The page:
(Editor’s note: This story is the first of a two-part series on how to cope with the eviction of a loved one from a nursing home or other long-term care facility. The second story is How to Cope With a Nursing Home Eviction.)
Moving a loved one into a nursing home can be difficult. Getting settled in a new environment, surrounded by strangers, is a challenge for anyone, often made harder if the person has cognitive impairment. Once the transition is made, family members hope it will be a long-term solution. But Laurice Redhead, of Washington, D.C., learned the hard way that nursing homes can force a person to leave.
Redhead’s late mother, Rosa Diggs, ended up in a nursing home after a bout of pneumonia and a hospital stay in 2009 ended up with doctors inserting a tracheotomy to help her breathe. The tracheotomy tube, which she had for the rest of her life, prevented Diggs from speaking.
One of the facilities looked good to Redhead on the outside, but she encountered problems for her mother. The physician there prescribed sedatives that Redhead didn’t think were needed.
“Involuntary discharge (from nursing homes) is the number one complaint that (long-term care) ombudsmen have had to deal with for the past seven years.”
“My mother was very quiet, polite, old school,” she says. “I asked if she was causing any problem, and [the doctor] said ‘No, it’s just to keep her quiet.’”
Eventually, after 18 months of expressing concerns about her mother’s medications and other problems, Redhead was told by the nursing home attorney that she had 30 days to move her mother out. The lawyer said the nursing home could not provide her with the care she needed. Rather than pursue her right to appeal, Redhead moved her mother into what turned out to be a substandard place. She died soon after.
“You live with this for years. It never goes away,” Redhead says of the distress she feels about what happened to her mother.
Rights of Long-Term Care Residents
Eviction stories like Diggs’ happen to thousands of nursing home and assisted living residents each year.
“Involuntary discharge [from nursing homes] is the number one complaint that [long-term care] ombudsmen have had to deal with for the past seven years,” says Lori Smetanka, executive director of the National Consumer Voice for Quality Long-Term Care.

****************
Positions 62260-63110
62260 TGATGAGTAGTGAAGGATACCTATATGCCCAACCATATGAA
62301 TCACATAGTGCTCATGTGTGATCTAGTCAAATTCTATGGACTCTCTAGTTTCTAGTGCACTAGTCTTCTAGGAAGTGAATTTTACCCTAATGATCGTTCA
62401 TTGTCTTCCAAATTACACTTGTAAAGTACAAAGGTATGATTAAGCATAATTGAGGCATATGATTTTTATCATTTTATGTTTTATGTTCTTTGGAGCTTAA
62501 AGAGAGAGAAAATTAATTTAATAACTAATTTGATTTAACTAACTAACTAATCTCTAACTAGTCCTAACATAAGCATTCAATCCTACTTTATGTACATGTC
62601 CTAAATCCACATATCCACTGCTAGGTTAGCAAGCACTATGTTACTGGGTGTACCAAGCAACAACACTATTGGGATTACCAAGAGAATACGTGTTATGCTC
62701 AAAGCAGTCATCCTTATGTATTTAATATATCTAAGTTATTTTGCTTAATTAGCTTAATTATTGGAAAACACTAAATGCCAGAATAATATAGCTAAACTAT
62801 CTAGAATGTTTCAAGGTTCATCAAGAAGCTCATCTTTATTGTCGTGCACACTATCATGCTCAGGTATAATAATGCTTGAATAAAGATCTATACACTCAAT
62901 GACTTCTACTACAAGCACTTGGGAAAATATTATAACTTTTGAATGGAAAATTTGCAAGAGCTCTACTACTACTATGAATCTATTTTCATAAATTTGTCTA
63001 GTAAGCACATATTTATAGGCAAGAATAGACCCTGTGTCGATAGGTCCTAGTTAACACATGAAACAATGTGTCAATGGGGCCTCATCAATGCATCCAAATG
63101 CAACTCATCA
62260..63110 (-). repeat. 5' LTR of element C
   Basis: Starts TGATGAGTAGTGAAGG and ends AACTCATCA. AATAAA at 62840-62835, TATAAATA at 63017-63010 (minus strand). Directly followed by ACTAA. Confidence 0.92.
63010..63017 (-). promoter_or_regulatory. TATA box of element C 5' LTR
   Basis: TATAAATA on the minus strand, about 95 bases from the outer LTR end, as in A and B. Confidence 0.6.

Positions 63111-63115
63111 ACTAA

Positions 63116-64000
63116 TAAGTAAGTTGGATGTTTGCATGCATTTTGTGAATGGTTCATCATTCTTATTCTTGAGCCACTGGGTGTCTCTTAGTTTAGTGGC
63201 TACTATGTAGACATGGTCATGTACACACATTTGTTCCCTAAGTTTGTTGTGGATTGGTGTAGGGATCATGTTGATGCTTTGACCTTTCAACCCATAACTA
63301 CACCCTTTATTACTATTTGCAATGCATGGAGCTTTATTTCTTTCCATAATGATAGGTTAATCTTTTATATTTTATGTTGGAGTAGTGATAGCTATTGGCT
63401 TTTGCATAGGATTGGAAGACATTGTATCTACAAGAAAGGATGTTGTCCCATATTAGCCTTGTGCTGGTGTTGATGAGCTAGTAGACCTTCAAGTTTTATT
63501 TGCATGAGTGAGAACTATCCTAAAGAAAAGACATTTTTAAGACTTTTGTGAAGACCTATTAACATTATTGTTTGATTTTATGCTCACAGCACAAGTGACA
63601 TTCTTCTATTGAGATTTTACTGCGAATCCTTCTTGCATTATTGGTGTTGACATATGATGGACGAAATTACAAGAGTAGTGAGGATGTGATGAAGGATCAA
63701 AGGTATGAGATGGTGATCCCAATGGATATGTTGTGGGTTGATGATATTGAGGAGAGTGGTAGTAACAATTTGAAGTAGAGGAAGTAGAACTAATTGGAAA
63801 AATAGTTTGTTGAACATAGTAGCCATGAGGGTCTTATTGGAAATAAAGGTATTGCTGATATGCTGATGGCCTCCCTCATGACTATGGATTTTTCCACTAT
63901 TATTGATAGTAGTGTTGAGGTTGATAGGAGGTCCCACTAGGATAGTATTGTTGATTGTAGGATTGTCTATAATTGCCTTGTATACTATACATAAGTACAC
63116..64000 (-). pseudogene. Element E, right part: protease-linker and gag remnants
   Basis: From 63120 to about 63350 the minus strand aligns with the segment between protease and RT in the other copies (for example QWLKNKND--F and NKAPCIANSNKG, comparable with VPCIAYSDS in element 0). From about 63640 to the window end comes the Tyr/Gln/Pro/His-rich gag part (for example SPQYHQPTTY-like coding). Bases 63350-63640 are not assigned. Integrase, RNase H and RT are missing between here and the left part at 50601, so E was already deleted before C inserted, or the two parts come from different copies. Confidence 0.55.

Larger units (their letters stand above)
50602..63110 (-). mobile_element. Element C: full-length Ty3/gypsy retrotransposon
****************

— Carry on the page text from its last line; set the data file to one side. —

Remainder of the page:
More than 10,000 consumers complained about involuntary discharges in 2018, according to national ombudsman data. One common reason residents are told to move out: behavioral issues related to dementia or mental illness. But experts say these discharges are often unwarranted.
In 1987, Congress passed the landmark Nursing Home Reform Act, guaranteeing a set of comprehensive rights for residents, such as the right to receive adequate care, to be treated with dignity and respect and to make personal choices about how you dress or spend your time. (Unlike nursing homes, assisted living facilities are not covered by federal regulation, and states have varying rules.)
Included in the Nursing Home Reform Act is a section on a resident’s right to remain in a nursing home, unless a transfer or discharge “is necessary to meet the resident’s welfare” or “is needed to protect the health and safety of other residents or staff.”
The nursing home must give a resident at least 30 days notice, put the reason for the discharge in writing, indicate where the person will be moved and include contact information for the state ombudsman.
Residents have the right to appeal. If the eviction is due to non-payment, the resident has the right to remain in the nursing home if the person has applied for Medicaid assistance and is awaiting a decision.
In 2016, the Centers for Medicare and Medicaid Services (CMS) revised the nursing home regulations. “This was the first major update in thirty years,” Smetanka says. One of the updated provisions was in the area of transfer and discharge. CMS found that some nursing homes were inappropriately claiming they could not meet a resident’s needs.
With the new regulations, “They have added extra protections,” Smetanka says. “The nursing home has to document specifically what the [unmet] need is, what attempts they took… and what services [the new place] is providing that the original place says they couldn’t provide.”
National Consumer Voice is training ombudsmen, surveyors, residents, family members and advocates in the updated rights and urges families to appeal improper nursing home discharges.
Blaming the Victim?
“The main medical paradigm is to blame [difficult behavior] on the dementia,” says Dr. Allen Power, who worked in nursing homes for 22 years and is the Schlegel Chair in Aging and Dementia Innovation at the University of Waterloo’s Research Institute for Aging in Ontario. Power is the author of Dementia Beyond Drugs: Changing the Culture of Care.